As shown, the drum may include numerical notations such as the numerals 1, 2, 3, and so forth adjacent to specific openings. With this arrangement, specific selected openings designated by the numbers may be selected for insertion of screws whereby a contact is effected between the conducting drum 25 and a spring contact in one of the rows 34 or 35 thereby connecting a first contact of the corresponding light bulb to the drum and thence to the battery.

In FIG. 6, the various electrical elements shown are designated by the same numerals employed to designate the corresponding components in FIGS. 3, 4, and 5.

OPERATION The overall operation of the portable electric sign as described will now be set forth.

Assume first that there are provided a large number of signs such as the eight signs shown in FIG. 1 and it is desired to display the words SAMO HIGH. In this event, the first electric sign 10 would be programmed such that when the knob 13 is in afirst fixed position, the letter S will be defined by the illumination of selected Ones of the light bulbs as depicted in FIG. 2. Towards this end, a given row means such as the row means 31 shown in FIG. 5 would have the holes defining the rowsfilled with screws to engage corresponding spring contacts 34 and 35 which electrically connect to the first or tip contacts 29 by way of the tabs 22 of the light bulbs involved. When the drum 25 is rotated to the position shown in FIG. 5, the screws will then engage the spring contacts and when the button 13 is closed, an electrical circuit will be completed, with reference to FIG. 6, from the battery 20 through lead 27, switch 13, lead 26 and drum 25, through. the particular screws engaged by the fixed spring contacts and thence through the corresponding leads 24 to the first terminals or tips of the light bulbs. The second contacts of the light bulbs all connect to the common strips 17 and through lead 19 to the other terminal of the battery 20.

The other signs such as 10", and so forth shown in FIG. 1 would be programmed by inserting screws in proper selected openings of row means in these signs to define the other letters.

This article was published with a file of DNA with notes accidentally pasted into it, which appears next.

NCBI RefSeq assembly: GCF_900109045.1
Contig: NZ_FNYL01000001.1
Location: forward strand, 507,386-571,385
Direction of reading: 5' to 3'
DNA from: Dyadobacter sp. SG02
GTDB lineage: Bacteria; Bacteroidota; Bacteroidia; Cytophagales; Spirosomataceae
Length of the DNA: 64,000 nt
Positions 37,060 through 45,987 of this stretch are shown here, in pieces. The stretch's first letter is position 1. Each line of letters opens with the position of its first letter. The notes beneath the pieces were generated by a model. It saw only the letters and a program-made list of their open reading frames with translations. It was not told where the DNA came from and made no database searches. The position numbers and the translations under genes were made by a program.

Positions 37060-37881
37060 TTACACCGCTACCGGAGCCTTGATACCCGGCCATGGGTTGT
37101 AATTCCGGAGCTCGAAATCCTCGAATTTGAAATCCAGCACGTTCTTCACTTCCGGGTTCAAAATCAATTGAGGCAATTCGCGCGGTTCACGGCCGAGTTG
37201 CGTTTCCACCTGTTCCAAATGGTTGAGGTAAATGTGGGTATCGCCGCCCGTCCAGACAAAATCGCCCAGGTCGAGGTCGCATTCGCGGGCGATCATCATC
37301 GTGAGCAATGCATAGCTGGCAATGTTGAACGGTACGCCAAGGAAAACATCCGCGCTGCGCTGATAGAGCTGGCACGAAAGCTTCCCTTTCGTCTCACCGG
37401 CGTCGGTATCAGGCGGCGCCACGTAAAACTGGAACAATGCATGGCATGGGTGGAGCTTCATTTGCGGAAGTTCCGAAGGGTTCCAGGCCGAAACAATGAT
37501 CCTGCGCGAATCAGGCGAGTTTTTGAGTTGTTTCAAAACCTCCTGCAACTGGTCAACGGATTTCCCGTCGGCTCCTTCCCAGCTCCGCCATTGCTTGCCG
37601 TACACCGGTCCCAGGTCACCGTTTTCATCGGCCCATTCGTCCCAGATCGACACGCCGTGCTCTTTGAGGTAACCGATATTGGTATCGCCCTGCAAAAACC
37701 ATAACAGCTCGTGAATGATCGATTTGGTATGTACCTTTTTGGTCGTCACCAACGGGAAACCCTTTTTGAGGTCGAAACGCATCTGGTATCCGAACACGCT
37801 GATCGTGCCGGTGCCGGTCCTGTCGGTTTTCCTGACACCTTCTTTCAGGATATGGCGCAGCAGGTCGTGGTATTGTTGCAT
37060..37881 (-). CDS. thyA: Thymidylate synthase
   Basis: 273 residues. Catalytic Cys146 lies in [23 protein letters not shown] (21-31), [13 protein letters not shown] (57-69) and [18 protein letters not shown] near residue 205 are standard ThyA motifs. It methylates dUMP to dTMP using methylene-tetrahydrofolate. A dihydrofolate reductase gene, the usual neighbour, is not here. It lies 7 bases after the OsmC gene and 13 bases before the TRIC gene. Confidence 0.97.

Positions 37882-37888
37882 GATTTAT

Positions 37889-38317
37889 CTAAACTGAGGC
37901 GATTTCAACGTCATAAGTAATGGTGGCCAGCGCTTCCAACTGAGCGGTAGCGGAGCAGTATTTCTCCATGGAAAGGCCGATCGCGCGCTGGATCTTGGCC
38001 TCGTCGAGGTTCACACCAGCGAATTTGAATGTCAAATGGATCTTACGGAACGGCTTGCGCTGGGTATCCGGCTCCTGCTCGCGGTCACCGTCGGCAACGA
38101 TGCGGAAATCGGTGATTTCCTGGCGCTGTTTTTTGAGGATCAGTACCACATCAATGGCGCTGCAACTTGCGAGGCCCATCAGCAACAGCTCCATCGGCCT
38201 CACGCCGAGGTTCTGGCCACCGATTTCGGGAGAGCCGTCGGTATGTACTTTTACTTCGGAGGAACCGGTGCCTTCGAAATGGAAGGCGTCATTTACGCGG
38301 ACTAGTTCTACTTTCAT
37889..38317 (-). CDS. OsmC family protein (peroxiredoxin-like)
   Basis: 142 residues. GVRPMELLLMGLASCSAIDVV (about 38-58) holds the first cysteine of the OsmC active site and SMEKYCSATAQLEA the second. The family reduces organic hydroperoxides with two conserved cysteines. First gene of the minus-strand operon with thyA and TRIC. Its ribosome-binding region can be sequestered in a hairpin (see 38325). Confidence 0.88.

Each sign is capable of successively displaying four different symbols or letters corresponding to the four row pairs described in FIG. 5. Thus, when a different letter is to be exhibited, the user will simply rotate the knob a quarter turn to cause a next row means of holes with selected ones having screws therein to be in position juxtaposed the spring contacts 34 and 35.

The push button switch 13 enables a finer degree of control as to the exact moment when the lights will be energized so that on a given signal from a parade leader or cheerleader, the butons will be depresed simultaneously on the various signs to form the particular word or phrase.

To assure proper positioning of the drum with a particular row means juxtaposed the fixed contacts, there may be provided on the drum an indexing wheel such as indicated at 38 in FIG. 5. This indexing wheel 38 includes indentations at every ninety degrees corresponding to the positions of the row pairs. A spring biasing structure 39 in turn is arranged to detent into these indents when the drum is in one of its four possible positions. As a matter of convenience, the lead 26 described in FIG. 3 to the drum may connect directly to this indent spring structure 39 so that electrical contact with the drum is assured.

The foregoing structure as described is extremely rugged. Further, the same is also extremely reliable, the provision of individual screws assuring a positive contact for each of the particular corresponding light bulbs. No power drives or the like are necessary, the sign being entirely mechanically operated by simply rotating the knob 12 and actuating the push button switch 13. Thus, there is only needed a small electrical supply in the form of the battery 20 for actually energizing the bulbs after proper switching has been effected.

From the foregoing description, it will be evident that the present invention has provided a unique and novel portable electric sign particularly well suited for display purposes in parades or cheering sections and the like.

What is claimed is:

1. A portable electric sign for use in parades, comprising, in combination:

(a) an insulated board for mounting a plurality of individual light bulbs on its front face, each light bulb having first and second contacts;